Image via GoAbroad.com

If you have a summer or a gap year coming up with no plans, maybe you should consider teaching. You may be thinking, “Why is this random girl trying to tell me to get a teaching job?” and that’s justified, it’s kind of weird, I get it. But I’m not talking about your regular, run-of-the-mill teaching job in your local school district that could take forever to even get certification for. I’m talking about Teaching English as a Foreign Language (TEFL). Even better, I’m talking about TEFL in a different country.

Getting a job as an English foreign language teacher is easier than you think. You don’t need to be fluent in the country’s native language; you don’t even need to have a degree in Education or prior teaching experience. You may need to take a course to earn a TEFL certificate, but even then, that requirement doesn’t apply to every country. A teaching visa is the only mandatory requirement here.

The task of teaching a bunch of people, usually kids, might seem a bit daunting for some, but you get a native co-teacher to help you out. Being an EFL teacher is an easy and fun way to gain an excellent life experience and a good-looking resume, among other things.

Forget Studying Abroad

A common description of TEFL is that it’s like getting paid to study abroad, a comparison that is not very far from the truth.

Unlike with studying abroad, which makes you (or your parents) pay for everything, these teaching programs pay you to live and work in a foreign country. Programs in Europe and Latin America allow you to live comfortably, paying enough to cover bills, meals and transportation; you can even afford to enjoy yourself a little, but if you do, know that there won’t be much left at the end of the month. On the other hand, Asia and the Middle East offer programs that pay for travel and housing, meaning you can save a fair amount of your pay check, up to fifty percent in some cases!

Putting the money talk aside, what makes it similar to study abroad programs is the amazing travel experience. On your off days, you get to do whatever you want with your time. (Did I mention lesson plans are pre-written? Yeah, it’s like a dream.) If you’re in South Korea and you want to take a quick day trip to the beach on Jeju Island or the historical city of Gyeongju, you can. Unlike us, most countries aren’t ridiculously large. Go to museums, beaches and every famous attraction there is; experience a new and fascinating culture and be as much of a stereotypical tourist as your heart desires. Make the most of your time in your new country of choice. Studying abroad suddenly doesn’t look as amazing, huh?

The Business Side

Most people that get involved with study abroad programs are in it for the fun experience, making the bullet on your resume just a really, really good plus; this also goes for teaching EFL.

By teaching English in another country, you earn yourself some international work experience that will look amazing on your resume. The world’s economy is so globalized nowadays and employers everywhere want someone with international experience to work for them. Teaching somewhere foreign and new, shows that you have excellent initiative, an ability to adapt to new environments and that you aren’t afraid of leaving your comfort zone. Even if teaching in a foreign country was just a summer gig, that experience on your resume should make getting a new job easier.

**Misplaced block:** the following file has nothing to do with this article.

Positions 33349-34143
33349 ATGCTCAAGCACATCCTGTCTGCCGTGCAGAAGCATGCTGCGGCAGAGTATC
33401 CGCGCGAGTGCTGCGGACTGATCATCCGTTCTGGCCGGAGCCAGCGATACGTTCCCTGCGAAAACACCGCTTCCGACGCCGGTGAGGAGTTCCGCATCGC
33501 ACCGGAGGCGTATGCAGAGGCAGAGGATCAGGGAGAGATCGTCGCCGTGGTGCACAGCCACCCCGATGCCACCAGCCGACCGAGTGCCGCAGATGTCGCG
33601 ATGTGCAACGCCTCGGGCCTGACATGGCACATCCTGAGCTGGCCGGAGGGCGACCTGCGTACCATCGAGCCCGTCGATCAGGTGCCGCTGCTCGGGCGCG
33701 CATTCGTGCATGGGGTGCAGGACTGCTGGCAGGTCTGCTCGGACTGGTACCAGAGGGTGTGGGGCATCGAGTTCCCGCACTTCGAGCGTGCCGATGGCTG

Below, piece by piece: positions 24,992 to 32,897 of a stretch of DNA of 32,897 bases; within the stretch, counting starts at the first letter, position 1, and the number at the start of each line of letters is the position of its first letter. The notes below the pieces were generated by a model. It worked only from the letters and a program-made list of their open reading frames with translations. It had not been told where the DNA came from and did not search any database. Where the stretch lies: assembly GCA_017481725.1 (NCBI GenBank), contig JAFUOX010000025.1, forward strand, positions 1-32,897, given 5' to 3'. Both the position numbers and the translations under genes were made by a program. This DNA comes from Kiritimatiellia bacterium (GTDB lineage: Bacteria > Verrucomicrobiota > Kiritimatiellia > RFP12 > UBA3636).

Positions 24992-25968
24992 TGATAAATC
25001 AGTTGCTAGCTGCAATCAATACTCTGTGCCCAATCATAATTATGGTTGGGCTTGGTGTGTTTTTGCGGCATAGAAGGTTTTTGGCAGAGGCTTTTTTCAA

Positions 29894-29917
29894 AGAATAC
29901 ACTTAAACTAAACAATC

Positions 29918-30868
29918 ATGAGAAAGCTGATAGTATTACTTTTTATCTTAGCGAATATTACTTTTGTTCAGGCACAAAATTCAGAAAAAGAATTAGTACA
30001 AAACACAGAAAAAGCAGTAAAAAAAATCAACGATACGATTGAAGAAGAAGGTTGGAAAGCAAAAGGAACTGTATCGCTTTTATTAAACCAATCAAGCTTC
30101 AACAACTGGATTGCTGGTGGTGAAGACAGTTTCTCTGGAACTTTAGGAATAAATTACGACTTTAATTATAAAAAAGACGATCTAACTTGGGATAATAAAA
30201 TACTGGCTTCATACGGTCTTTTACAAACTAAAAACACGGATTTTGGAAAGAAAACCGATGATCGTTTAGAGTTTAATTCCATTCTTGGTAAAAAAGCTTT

If you aren’t jumping into the working world quite yet, TEFL is also really great for catching the eye of graduate programs. You’ll have something interesting to talk about at interviews and orientation, and you get that “real-world experience” that programs are always looking for.

Learning a foreign language also looks amazing on both grad school and job applications. It opens you up to more opportunities and shows perseverance, because learning a new language when you’re not a kid is not easy. The best way to learn any language is to immerse yourself in it, and unless you only hang out with and talk to your fellow EFL teachers, which is kind of impossible unless you only go to school and home, you will definitely be exposed to the local jargon. Not only does this look good, but you’ll feel a sense of accomplishment once you realize that you can fully communicate in a whole other language.

You’re Young, Live a Little

As someone in their twenties, now is the time that you want to spend seeing the world. Most of us are major procrastinators, don’t even deny it; if you’ve wanted to travel but haven’t gotten around to scrounging up money or applying for study abroad scholarships (or whatever other excuses you have), this is the perfect opportunity to get out into the world. There’s no blaming your lethargy on not having the money or waiting to pay off student loans, because you’ll be earning money in the meantime. Besides, this would be way more fun than a crappy part-time job in some restaurant or something.

If, for some odd reason, that doesn’t convince you to put yourself out there, think about all of the lives you would be impacting. Not only would you be gaining experience that can help you in this competitive world, but you would be helping someone else get a leg up; a lot of someone else’s in fact. Remember how billions of people are taking English as a foreign language these days? Some may be doing it for fun, but most are doing it as a way to increase educational and professional opportunities. Wouldn’t it feel good knowing that you helped better someone’s life?

Whether you’re looking for a way to experience a new culture in its entirety, get a resume-building experience, or go on a journey of self-discovery, teaching English as a foreign language is really one of the best things you can do for yourself.

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